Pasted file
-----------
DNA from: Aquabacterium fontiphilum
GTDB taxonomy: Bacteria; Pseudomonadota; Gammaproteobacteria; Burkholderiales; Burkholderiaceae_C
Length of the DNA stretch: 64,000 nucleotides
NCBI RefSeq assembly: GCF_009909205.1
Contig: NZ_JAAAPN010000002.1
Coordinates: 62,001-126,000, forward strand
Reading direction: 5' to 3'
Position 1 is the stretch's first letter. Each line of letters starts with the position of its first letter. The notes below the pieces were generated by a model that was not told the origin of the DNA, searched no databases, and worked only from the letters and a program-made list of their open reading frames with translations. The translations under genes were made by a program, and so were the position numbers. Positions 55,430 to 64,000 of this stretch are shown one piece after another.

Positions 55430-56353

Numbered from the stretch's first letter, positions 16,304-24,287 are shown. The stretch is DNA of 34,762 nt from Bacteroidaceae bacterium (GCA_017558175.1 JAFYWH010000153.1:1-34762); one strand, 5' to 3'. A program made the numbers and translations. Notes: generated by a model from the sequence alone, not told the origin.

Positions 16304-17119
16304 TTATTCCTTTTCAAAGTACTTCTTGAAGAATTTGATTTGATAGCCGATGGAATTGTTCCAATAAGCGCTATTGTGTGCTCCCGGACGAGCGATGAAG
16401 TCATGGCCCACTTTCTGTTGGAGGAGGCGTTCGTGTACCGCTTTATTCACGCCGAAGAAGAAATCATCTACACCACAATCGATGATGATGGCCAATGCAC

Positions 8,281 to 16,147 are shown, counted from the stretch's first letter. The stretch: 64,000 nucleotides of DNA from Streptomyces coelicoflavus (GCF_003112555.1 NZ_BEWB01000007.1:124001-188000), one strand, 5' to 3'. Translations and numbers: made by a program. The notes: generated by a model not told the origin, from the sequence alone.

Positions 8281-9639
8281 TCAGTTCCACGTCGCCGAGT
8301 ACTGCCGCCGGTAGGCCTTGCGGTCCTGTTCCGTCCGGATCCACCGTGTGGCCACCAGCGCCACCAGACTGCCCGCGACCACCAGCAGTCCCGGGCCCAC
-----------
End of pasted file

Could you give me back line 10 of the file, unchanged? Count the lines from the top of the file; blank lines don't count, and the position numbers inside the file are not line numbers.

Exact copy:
Numbered from the stretch's first letter, positions 16,304-24,287 are shown. The stretch is DNA of 34,762 nt from Bacteroidaceae bacterium (GCA_017558175.1 JAFYWH010000153.1:1-34762); one strand, 5' to 3'. A program made the numbers and translations. Notes: generated by a model from the sequence alone, not told the origin.